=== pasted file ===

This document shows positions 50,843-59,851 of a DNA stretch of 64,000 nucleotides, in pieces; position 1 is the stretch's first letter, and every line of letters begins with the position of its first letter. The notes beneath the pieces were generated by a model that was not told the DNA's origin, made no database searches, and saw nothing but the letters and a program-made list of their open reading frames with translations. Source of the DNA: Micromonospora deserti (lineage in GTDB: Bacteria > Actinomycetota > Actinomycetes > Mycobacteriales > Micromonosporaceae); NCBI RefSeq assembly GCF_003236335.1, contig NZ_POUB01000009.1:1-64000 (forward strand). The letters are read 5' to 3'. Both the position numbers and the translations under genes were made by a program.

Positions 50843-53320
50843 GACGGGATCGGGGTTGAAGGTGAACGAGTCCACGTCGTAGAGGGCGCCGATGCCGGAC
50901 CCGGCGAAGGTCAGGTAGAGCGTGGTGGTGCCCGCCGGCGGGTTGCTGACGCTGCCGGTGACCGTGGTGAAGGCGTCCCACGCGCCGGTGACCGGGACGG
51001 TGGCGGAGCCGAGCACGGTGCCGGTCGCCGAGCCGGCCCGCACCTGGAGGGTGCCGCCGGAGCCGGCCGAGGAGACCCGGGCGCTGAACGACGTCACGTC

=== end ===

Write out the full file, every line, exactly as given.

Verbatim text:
This document shows positions 50,843-59,851 of a DNA stretch of 64,000 nucleotides, in pieces; position 1 is the stretch's first letter, and every line of letters begins with the position of its first letter. The notes beneath the pieces were generated by a model that was not told the DNA's origin, made no database searches, and saw nothing but the letters and a program-made list of their open reading frames with translations. Source of the DNA: Micromonospora deserti (lineage in GTDB: Bacteria > Actinomycetota > Actinomycetes > Mycobacteriales > Micromonosporaceae); NCBI RefSeq assembly GCF_003236335.1, contig NZ_POUB01000009.1:1-64000 (forward strand). The letters are read 5' to 3'. Both the position numbers and the translations under genes were made by a program.

Positions 50843-53320
50843 GACGGGATCGGGGTTGAAGGTGAACGAGTCCACGTCGTAGAGGGCGCCGATGCCGGAC
50901 CCGGCGAAGGTCAGGTAGAGCGTGGTGGTGCCCGCCGGCGGGTTGCTGACGCTGCCGGTGACCGTGGTGAAGGCGTCCCACGCGCCGGTGACCGGGACGG
51001 TGGCGGAGCCGAGCACGGTGCCGGTCGCCGAGCCGGCCCGCACCTGGAGGGTGCCGCCGGAGCCGGCCGAGGAGACCCGGGCGCTGAACGACGTCACGTC